So, alas, we don't live in a magical world, and I can't "just" throw a switch and declare rainwater to be beer or information to be free for all users. And I'm not waiting for the federal government to step up to the plate, either: they know how to do mandates, they're less good at long-range assured funding. I know one nationally important library project that took a direct hit amidships on federal funding this past winter, when the Dems took over and started imposing fiscal discipline on the federal budget. They survived, but they know the cannons are still out there, pointed in their direction.
In such an environment, it behooves us all to proceed with intelligent ambition (to make the new) and caution (to preserve the necessary) and think about complex transition strategies towards a world of more widely available scientific and scholarly information. I know no one who does not want the audiences to grow; but there is no One Way, not green, not gold, not paved with yellow bricks.
On 5/20/07, David Goodman <email@example.com> wrote:
Research universities do not exist for their own self-aggrandizement. Even for their beneficial effect upon their students is not the primary purpose, although such benefit is real. They exist in order to promote research, and are directly and indirectly funded for the purpose. Research is done not primarily for the benefit to the researcher, although this benefit is also real. Nor is it done for the benefit of the institution. It is done for the advancement of basic science and scholarship, in the expectation that this will bring material and intellectual benefit to society as a whole.
This has been true from even the beginnings: Lawyers and physicians and theologians were educated not so they would be rich, but for the perceived benefit to the security, well being, and values of the community. Today it is the same: an individual researcher may work for his personal intellectual satisfaction, but he is not supported for that end. Knowledge is attained so it may be published and used.
The rich institutions are rich so they may have the resources to do the research, to teach it, and to diffuse it, in the realisation that progress depends upon no one institution. The money they have is to be spent for these purposes. The cost for the effective publication of research is proportional the amount and quality of the research, and the grants and internal funding used for this can support the publishing as a necessary and in most fields relatively inexpensive part. From each according to its ability both to do, and to pay.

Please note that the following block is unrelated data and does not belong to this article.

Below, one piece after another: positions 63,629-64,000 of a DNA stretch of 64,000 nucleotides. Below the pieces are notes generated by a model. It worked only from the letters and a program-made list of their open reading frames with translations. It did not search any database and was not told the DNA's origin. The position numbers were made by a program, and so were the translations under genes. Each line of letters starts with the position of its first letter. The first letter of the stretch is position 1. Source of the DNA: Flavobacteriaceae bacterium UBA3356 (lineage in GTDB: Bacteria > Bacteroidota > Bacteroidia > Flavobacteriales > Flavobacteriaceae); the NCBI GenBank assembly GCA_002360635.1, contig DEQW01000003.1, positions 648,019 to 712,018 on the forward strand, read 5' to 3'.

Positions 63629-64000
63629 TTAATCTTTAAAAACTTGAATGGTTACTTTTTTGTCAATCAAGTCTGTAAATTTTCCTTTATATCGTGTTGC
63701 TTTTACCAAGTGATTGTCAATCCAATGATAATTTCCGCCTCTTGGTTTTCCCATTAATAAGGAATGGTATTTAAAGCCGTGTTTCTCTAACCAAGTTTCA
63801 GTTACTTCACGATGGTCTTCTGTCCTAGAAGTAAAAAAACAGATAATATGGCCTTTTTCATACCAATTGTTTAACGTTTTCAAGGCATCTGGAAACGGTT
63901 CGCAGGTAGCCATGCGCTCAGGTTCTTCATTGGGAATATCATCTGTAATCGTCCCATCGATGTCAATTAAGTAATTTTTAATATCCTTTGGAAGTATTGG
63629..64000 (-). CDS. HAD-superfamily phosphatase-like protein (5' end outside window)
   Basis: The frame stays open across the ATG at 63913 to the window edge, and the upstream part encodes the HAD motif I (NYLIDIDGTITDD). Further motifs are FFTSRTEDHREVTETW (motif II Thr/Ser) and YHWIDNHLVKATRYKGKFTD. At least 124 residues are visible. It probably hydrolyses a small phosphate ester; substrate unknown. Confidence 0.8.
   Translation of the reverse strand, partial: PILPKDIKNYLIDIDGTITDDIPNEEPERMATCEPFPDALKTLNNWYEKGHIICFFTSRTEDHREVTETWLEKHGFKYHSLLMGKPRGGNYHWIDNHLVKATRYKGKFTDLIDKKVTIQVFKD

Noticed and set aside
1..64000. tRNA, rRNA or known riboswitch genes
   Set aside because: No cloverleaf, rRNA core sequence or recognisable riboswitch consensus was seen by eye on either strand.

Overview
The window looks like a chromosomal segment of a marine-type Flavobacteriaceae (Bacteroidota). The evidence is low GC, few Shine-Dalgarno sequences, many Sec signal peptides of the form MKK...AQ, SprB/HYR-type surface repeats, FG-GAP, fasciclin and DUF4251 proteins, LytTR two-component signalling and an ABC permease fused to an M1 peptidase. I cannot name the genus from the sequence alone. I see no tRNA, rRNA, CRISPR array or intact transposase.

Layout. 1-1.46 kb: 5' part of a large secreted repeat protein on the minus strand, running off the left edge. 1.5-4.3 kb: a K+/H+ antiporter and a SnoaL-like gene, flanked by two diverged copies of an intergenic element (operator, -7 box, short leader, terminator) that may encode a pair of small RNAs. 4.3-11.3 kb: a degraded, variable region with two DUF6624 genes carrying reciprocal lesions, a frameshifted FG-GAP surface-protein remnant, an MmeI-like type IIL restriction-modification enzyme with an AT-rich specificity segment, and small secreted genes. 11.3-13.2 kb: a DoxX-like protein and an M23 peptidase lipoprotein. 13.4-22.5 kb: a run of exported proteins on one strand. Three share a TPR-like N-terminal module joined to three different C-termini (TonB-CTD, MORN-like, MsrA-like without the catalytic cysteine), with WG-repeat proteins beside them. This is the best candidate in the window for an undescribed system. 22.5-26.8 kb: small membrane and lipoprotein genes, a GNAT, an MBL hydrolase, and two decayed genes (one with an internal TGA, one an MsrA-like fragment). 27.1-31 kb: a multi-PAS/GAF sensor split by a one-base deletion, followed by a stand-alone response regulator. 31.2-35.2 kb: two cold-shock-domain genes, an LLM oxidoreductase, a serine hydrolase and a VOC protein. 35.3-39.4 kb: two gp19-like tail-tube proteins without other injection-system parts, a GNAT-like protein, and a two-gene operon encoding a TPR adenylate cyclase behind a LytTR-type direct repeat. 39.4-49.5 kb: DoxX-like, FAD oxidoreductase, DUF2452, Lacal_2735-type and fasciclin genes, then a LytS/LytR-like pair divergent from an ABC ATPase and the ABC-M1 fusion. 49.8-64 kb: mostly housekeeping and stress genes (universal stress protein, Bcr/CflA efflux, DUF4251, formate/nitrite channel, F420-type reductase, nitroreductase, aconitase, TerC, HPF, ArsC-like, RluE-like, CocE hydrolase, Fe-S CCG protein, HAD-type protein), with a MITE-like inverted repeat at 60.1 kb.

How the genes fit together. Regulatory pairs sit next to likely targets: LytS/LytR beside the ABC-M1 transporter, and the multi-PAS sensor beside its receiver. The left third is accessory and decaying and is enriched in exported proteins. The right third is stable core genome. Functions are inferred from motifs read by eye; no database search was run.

David Goodman, Ph.D., M.L.S.
----- Original Message -----
From: "Joseph J. Esposito" <firstname.lastname@example.org>
Date: Friday, May 18, 2007 6:33 pm
Subject: Re: Self-Archiving and Journal Subscriptions: Critique of PRC Study
The library budgets are funded by multiple sources. Send a kid to college and see. It seems very hard to make the point that OA is not in the interest of research universities, but that is the critical point. Phil Davis notes that 200 institutions produce 85% of all research. Allowing for the reasonable objection that we need to know how that 85% figure was derived, it nonetheless seems to me that the intriguing question is what percentage the top 25 institutions produce. It's going to be a big number. Why would the top 25 give this away? They are all (with the exception of the 2-3 with endowments that would awe Croesus) struggling to finance their operations, and they are to give away these riches? Why is it that McGraw-Hill and Thomson can make money with publications based on research, but the University of Illinois, Tufts, and the University of Michigan cannot (taking as my examples three outstanding institutions that nonetheless lack the cachet of a handful of others)? The top research institutions should take control of their intellectual property and commercialize it, not for the good of the world but to benefit themselves. Consider the alternatives: A university president could take a huge gift from a pharmaceutical company, a grant that comes with strings attached. Or a donor could fund a new program, slowly nudging university research into areas that appeal to the fancies of the rich. Shall we spend a moment on grants from the Department of Defense? Proprietary publishing, aka toll-access publishing, when placed in the hands of the universities themselves (where, it must be said, it absolutely does NOT currently reside), would provide a mechanism for funding research by distributing the costs to the users, the beneficiaries of that information. It would enable institutions to pursue their own research agendas. And that is for the good of the world. Joe Esposito